Leadership in India has recently taken steps to empower the untouchables of India, yet there is still much to be done. Generations of Dalits have been victims of oppression due to outdated religious beliefs, and the caste system in India dictates the future employment opportunities of these individuals based upon the social class they are born into. Recent outbreaks in violence against the oppressed shows a clear contradiction between Hindus’ beliefs and actions. The, ‘Stand Up India,’ initiative is a good starting point for Dalit equality, yet the greater Indian population is needed to change this ill-fated stigma.
India’s Governmental Plan to Empower Untouchables
On the 5th of April, 2016, Indian Prime Minster Narendra Modi took a stand for humanity by launching the ‘Stand-Up India,’ program in hopes of promoting entrepreneurship amongst the disadvantaged in his country. It was in August, of 2015, that Modi unveiled his initial plan, ‘Start Up India, Stand Up India,’ which was created to help innovative and capable citizens, of all classes, finance and grow their start up businesses with the help of the Indian government.
The ‘Start Up India’ program, which Modi unveiled in January, is aimed at helping small businesses, incorporated within the past 5 years, as well as newly incorporated ventures. The plan allows eligible individuals and corporations, who want to participate in the program, to receive substantial governmental loans, exemption from capital and income taxes for 3 years, and an 80% rebate on their registration, amongst other benefits. The ‘Start Up India’ initiative launched on April 1st.
News of greater importance, in the eyes of humanitarians, came only 4 days later. In New Delhi, on the 5th of April, Modi’s government approved the second element of the scheme, ‘Stand Up India,’ in hopes of empowering India’s disadvantaged through a likeminded entrepreneurial program.
The ‘Stand Up India’ plan is specifically aimed at helping India’s women, scheduled castes, and scheduled tribes. The scheduled classes in India are comprised of the severely disadvantaged, commonly known as the untouchables or Dalits, and make up 16% of India’s population. The scheduled tribes are comprised of severely disadvantaged indigenous groups and make up 8% of the population.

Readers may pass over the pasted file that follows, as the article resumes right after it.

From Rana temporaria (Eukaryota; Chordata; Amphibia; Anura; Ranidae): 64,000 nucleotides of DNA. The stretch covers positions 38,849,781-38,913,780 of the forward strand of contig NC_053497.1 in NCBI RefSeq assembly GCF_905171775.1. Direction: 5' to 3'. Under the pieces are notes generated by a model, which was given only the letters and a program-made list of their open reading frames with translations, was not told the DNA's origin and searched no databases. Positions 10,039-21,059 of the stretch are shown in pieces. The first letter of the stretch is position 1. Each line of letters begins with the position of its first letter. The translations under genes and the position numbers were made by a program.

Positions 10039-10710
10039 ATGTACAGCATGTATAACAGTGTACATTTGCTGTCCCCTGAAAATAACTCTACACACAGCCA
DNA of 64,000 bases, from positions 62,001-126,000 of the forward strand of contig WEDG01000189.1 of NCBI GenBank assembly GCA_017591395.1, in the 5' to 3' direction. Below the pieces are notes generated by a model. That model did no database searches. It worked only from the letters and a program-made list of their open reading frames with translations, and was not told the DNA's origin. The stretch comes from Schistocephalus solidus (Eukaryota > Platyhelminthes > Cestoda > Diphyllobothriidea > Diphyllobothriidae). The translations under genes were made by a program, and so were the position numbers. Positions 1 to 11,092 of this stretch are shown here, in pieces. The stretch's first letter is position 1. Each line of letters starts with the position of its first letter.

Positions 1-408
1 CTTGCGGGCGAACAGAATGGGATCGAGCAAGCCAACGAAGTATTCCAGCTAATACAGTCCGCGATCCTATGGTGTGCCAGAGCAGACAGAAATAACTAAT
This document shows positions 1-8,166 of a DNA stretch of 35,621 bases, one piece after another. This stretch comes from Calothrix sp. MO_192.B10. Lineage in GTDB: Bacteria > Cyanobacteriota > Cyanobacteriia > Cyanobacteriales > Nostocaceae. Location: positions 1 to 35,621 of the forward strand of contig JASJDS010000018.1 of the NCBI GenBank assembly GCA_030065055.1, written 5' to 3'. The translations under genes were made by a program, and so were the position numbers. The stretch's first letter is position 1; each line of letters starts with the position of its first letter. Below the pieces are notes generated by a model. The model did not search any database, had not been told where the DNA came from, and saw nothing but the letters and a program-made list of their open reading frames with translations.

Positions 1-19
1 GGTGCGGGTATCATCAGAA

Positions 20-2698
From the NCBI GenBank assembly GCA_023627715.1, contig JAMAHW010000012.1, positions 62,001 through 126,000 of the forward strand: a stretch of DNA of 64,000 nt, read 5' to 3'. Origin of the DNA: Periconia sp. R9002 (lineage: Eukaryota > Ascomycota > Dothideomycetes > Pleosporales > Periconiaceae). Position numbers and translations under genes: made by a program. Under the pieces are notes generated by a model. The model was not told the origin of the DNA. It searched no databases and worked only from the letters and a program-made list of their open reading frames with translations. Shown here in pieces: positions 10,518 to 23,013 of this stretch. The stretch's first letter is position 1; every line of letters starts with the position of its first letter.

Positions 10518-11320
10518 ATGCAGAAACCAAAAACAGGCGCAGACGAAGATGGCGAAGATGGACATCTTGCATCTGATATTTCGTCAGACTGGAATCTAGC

Modi’s ‘Stand Up India,’ scheme is an initiative unlike any the country has seen. The social structure of India, which revolves around a caste system, historically has repressed over 25% of the population from opportunities of empowerment, wealth, and higher levels of life satisfaction. This, however, may be changing.
The Caste System of India:
The religious beliefs of the Hindu people largely contribute to the the socio-political structure that is found in the country. Two primary beliefs, which are deeply rooted in the religion’s history, leave many individuals repressed and unable to improve their lives in anyway. The idea that we all have a part to play in order to keep cosmic and social harmony, called Dharma, means that whichever Varna, or social class, an individual is born into will outline their future opportunities for work and economic prosperity. It is believed that the caste which one is born into depends upon their Karma, or history of actions taken to keep this harmony, from previous lives. The situation one is born into is believed to be a direct reflection of how well they upheld their Dharma in previous lifetimes. Out of these Vedic based beliefs arose 4 distinct Varnas and thousands of lesser defined social groups called Jatis. Let’s briefly look at each of the 4 major caste groupings, before examining the de facto 5th caste, the Dalits or Untouchables.
- Brahmin: Individuals born into the highest class are tasked with priestly and religious duties. Occupations that are found within the Brahmins caste are that of priests, teachers, and more recently a number of untraditional white-collar jobs in the areas of politics, business, and agriculture.
- Kshatriya: The Kshatriya Varna is below the Brahmins and is comprised of individuals working in governmental and military occupations. Because the ultimate goals of Hindus are religiously based, the Kshatriya class is considered lower then the Brahmin class, but may be looked upon more highly from a western perspective because of the wealth, prosperity, and power they enjoy.